Survival Guide

Relevant Articles


Ph.D., Check, Now What? Six Tips for Finding Your Dream Job

Seek Quality, Not Quantity, Experts Say

8 Steps to Build Relationships After a Networking Event

Boarding on Confusion/Science Careers

The Impact of Influence – Why Scientists Need Mentors

From Science Ph.D. to Careers Outside Academia:  What Might Help?

How to Ace a Phone Screening Interview?

The Most Important Interview Question of All Time

NIH Considers Anonymity For Grant Applicants

Forging a New Career Path

Careers Guide 2013: The state of pay

Career Advice 2013

Quick Fixes To Improve Your LinkedIn Profile

Self-Improvement Strategies for Becoming a More Authentic Leader

Getting to Know Americans

The factors that determine a “good” postdoctoral experience are as various as
the personalities involved. But certain key steps deserve careful planning.

Choosing a field. Foremost is the selection of the research area. A postdoctoral
research project should be more than an extension of thesis research; it
should lead to new skills and a broader outlook. The postdoc should understand in
advance what portion of the work is likely to be transportable to his or her next

Finding a postdoctoral position. Most postdocs in our focus groups4 found
their positions through personal contacts—advisers, friends, and contacts from
professional meetings. Many simply approached potential advisers directly with
their qualifications and objectives. Few postdocs are hired after a simple response
to ads in journals and on web sites, but such sources provide valuable tips about
which institutions are hiring in which fields.

Choosing an adviser. Both experienced postdocs and advisers suggest a
thorough investigation before signing on. Some postdocs place paramount importance
on the prestige of the principal investigator; others emphasize mentoring
ability. A researcher of renown has great power to help—or hinder—a career; a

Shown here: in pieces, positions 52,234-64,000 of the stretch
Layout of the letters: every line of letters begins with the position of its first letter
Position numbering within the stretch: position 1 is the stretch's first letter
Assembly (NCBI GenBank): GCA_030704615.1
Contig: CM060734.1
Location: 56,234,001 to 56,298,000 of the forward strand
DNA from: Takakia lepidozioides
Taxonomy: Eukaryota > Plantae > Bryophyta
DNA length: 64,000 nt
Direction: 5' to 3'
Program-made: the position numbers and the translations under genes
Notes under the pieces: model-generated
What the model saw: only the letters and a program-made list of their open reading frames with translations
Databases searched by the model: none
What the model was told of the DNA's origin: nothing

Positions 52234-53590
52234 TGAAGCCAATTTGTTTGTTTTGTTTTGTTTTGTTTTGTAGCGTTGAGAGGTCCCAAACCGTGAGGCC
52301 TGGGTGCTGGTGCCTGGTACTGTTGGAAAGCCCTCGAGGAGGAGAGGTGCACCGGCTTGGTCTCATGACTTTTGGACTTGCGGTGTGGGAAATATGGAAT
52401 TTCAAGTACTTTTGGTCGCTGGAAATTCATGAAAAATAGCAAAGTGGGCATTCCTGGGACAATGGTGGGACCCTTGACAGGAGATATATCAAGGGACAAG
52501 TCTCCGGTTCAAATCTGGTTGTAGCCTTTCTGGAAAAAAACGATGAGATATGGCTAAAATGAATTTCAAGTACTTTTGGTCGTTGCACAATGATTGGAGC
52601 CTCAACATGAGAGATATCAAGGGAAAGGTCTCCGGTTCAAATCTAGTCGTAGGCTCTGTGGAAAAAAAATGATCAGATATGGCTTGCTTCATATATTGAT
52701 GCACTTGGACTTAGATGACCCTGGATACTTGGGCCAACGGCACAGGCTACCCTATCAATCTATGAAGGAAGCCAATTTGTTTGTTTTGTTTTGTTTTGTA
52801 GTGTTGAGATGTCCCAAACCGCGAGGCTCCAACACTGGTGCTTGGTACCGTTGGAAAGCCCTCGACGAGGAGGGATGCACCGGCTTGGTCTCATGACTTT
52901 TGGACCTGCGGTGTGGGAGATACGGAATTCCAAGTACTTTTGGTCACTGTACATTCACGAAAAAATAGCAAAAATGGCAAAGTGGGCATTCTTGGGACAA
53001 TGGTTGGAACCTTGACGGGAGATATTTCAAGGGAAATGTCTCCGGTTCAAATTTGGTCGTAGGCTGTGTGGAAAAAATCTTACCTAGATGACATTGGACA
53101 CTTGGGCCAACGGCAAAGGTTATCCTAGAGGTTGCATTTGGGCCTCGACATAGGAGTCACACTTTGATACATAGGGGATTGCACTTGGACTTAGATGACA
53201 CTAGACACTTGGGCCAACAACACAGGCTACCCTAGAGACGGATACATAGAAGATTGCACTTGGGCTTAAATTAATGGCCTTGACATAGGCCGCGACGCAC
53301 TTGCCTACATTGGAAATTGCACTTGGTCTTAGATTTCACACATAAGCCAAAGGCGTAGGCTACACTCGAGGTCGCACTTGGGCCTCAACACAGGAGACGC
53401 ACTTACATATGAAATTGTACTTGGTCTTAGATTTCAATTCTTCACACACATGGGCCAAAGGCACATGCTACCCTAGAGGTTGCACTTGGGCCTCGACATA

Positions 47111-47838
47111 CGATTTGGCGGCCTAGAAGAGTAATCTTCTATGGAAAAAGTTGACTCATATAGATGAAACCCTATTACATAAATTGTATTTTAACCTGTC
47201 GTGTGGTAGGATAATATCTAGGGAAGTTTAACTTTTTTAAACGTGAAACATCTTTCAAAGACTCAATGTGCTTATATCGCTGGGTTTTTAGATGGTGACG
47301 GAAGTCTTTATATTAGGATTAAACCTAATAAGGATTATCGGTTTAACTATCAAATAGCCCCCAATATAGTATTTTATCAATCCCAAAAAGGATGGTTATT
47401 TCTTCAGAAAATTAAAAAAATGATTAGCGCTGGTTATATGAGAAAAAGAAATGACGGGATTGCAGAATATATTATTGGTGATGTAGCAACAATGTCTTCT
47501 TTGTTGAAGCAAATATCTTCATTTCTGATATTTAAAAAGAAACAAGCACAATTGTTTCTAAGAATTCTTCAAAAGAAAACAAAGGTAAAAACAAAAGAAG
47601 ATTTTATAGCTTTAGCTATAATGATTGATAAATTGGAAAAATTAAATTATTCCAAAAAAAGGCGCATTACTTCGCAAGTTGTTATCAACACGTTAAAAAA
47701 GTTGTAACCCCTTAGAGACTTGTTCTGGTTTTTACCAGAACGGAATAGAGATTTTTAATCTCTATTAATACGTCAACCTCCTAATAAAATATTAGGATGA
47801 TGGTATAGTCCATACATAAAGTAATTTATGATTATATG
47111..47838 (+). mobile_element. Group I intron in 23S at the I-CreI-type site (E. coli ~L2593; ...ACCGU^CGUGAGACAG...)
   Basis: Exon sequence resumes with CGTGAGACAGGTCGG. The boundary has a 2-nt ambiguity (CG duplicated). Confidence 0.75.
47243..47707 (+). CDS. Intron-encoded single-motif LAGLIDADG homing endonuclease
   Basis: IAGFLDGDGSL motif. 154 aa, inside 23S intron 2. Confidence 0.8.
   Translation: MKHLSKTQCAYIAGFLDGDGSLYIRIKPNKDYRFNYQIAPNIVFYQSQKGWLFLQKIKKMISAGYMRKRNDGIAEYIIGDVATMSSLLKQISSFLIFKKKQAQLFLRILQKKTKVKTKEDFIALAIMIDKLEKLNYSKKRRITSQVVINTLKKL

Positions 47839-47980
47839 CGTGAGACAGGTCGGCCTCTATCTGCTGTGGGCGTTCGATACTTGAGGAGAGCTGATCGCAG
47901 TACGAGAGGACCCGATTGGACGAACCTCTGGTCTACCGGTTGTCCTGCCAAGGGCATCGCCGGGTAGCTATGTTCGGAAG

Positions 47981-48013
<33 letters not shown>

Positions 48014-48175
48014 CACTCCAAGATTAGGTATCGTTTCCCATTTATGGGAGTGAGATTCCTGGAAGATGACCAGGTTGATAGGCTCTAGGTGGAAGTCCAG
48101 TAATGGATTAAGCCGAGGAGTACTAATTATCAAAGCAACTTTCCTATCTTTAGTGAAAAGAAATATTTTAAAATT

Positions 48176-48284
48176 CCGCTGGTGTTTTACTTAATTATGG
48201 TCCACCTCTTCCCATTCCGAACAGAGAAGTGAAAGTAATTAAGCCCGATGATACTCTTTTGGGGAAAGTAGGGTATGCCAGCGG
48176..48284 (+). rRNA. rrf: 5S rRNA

newer assistant professor may offer more attention, responsibilities, and a substantial
role in building up a lab. In either case, it is desirable to: 1) arrange a
personal meeting and 2) talk with current and former postdocs who have worked
with that investigator or organization.

4Several hundred postdocs, faculty, advisers, administrators, and federal agency staff generously
offered their opinions, critiques, and personal experiences at 39 focus groups held
around the country.

Copyright © National Academy of Sciences.  All rights reserved

The following true examples, described by postdocs and advisers during the
committee’s focus groups, illustrate situations or behaviors that can damage not
only a postdoc’s experience but also the morale and accomplishments of a program.

• At a professional society meeting, a postdoc met several colleagues from
other institutions who were engaged in the same field of research. They invited her
to participate in a collaborative project involving an aspect of her lab’s research.
When the postdoc asked permission, her adviser refused on the grounds that
revealing the details of the lab’s work might give others an advantage.
Comment: Scientific research is increasingly collaborative. A postdoc should
be encouraged to develop her professional network and to seek out cooperative

• An adviser who was a renowned lab director declined a postdoc’s offer to
help assemble the lab’s grant proposal. “That’s my responsibility,” he said.
Comment: Grant writing is a skill most postdocs need to acquire. While a major
grant is indeed the PIs responsibility, the postdoc also needs to learn that skill. The
postdoc should be asked to write the portion of the grant that describes his or her
own work.

• An adviser with a wide reputation for hard work informed his group of postdocs
that they could take a total of 12 days off each year, and that otherwise they